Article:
I was wondering if anyone could give me some advice on the usefulness of measuring the current load on a router. I have read the bandwidth authority specification, and I have a rough idea on how bandwidth authorities send a file and measure the current bandwidth experienced from the router. I was wondering would it be reasonable to utilize some sort of a packet pair technique to measure the available bandwidth on a Tor relay (or the current CPU utilization) ? Would it be less or more useful than what directory authorities already publish in the consensus? And if the relative usefulness is not known would this be an interesting thing to attempt? Does the way that current directory authorities measure has some limitations could be worked upon?

I have read some papers that do active probing or similar but those seem to be written before the bandwidth measurement by bwauths were introduced or else introduce a lot of traffic in the network. Are there any research papers anyone can point me towards that particularly talk about the limitations of the current measuring structure? Or give any opinions. Basically, my main question is whether it would be worth it to measure a router's load at any given point, and what sort of ways (if known) may be available. I do not intend to measure the entire set of Tor's router population but maybe just about a dozen (so that might not overwhelm the network). Any advice would be appreciated.

2 Answers 2


A Tor instance keeps track of the bytes written and read. This can be discovered by issuing the GETINFO traffic/written and GETINFO traffic/read requests over the control port (See: control-spec.txt).

Tools like arm already use this to periodically query the control port to measure the current inbound and outbound traffic of an instance of Tor.

The bwauth's do indeed need some work, there have been problems of relays not gaining measurements due to overloaded bw-auths, there is also a problem in that measurement of relays that are geographically distant from the bwauths will tend to end up with worse measurements than those closer to it. This causes problems for geographic diversity of the Tor network.

If you have ideas for improving the bw-auth process then you should submit them as a ticket at https://trac.torproject.org/ or the tor-dev mailing list at https://lists.torproject.org/ but you're probably going to need to come to the table with your own research.

As for prior art, these might be a good starting point:

"Performance Improvements on Tor"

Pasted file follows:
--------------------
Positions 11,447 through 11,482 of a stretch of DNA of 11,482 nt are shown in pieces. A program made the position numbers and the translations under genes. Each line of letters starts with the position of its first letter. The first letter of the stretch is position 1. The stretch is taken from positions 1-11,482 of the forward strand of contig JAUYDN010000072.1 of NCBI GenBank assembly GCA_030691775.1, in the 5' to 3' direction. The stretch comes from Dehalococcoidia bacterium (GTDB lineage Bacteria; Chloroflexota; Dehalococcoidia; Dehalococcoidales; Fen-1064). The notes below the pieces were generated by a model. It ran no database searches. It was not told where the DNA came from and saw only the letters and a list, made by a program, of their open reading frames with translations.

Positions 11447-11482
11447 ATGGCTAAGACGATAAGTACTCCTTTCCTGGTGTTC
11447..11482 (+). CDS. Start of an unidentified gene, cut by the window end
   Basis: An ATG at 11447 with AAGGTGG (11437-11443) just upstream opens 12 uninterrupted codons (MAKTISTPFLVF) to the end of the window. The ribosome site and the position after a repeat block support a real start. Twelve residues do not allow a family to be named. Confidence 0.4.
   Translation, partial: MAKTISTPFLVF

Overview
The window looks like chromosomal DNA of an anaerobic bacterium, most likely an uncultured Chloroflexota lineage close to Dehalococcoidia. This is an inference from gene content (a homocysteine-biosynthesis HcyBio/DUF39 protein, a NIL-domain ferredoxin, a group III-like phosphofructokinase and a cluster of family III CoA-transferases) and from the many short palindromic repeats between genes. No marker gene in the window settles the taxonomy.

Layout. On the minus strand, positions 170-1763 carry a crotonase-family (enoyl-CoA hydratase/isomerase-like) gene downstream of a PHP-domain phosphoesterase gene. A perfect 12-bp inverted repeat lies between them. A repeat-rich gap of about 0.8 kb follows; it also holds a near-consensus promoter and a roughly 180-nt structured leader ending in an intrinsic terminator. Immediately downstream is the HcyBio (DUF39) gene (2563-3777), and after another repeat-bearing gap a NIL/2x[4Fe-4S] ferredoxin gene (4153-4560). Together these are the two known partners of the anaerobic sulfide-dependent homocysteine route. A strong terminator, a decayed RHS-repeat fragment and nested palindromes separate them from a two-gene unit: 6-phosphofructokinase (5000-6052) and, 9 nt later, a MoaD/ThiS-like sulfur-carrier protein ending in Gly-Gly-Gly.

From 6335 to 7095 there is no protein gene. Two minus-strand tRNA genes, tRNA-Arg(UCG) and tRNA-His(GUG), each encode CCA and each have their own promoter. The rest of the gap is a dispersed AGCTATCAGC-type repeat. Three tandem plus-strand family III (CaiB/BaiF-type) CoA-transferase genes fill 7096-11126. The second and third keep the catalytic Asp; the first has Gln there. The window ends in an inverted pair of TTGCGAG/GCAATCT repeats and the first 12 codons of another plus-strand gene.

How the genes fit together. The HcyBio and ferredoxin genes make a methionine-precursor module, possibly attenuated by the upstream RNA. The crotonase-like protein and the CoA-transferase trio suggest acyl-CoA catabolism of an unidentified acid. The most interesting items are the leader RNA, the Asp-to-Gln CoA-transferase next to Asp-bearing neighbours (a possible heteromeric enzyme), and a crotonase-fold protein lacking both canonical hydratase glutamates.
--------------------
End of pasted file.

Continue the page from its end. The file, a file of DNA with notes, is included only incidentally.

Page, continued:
"EAGER: Privacy-preserving measurements of the Tor network to improve performance and anonymity".

There is also the specification for the bw-auths which should outline how they currently operate and pre-existing tools as part of torflow.


Actually, as for my experience and opinion, there are three metrics of Tor router, that are of vital importance :

  • the attached CPU core load. Yes, the main load is, sadly, is single-core binded =( The crypto is single-core, so the one core router utilizes most is the main point of throughput/perfomance analysis. I used a simple shellscript and RRDtool(in daemon mode) to graph it, seemed to be fine. Other cores - even if you have a 16-core AMD Opteron - are barely used nowdays.
  • Network buffers+queues, measured by packets per second - properly tuned by sysctl, they can double your router's speed. Tune until you will have no further perfomance boost, and do not forget to restart Tor each time you've changed your sysctl tunables! It was graphed the same way as the previous one
  • Geosplit, or the reachability of different countries from your IP. I used to make a periodical queries to Tor nodes database, attached IP geolocaion software, not just GeoIP, and grouped the IP's by countries. After that I checked the "bad connectivity" and made a node exclusion list. A tor control protocol goes next - and the bad nodes are banned. It seemed to improve connectivity and speed greatly sometimes, but never ruined speed.

Feel free to ask a further questions

  • Thanks so much for the detailed answer, I am sorry for the late reply, my machine was having issues. Did you measure the core load from a remote site/client? Actually, I was wondering if it would be possible to measure the load on a router (something that would augment the directory structure's own method) using some sort of a bandwidth probing technique. Also, could you explain Geosplit a bit more, after grouping the nodes by countries, did you made connections to nodes from a particular country?
    – QPTR
    Commented Apr 21, 2016 at 2:34

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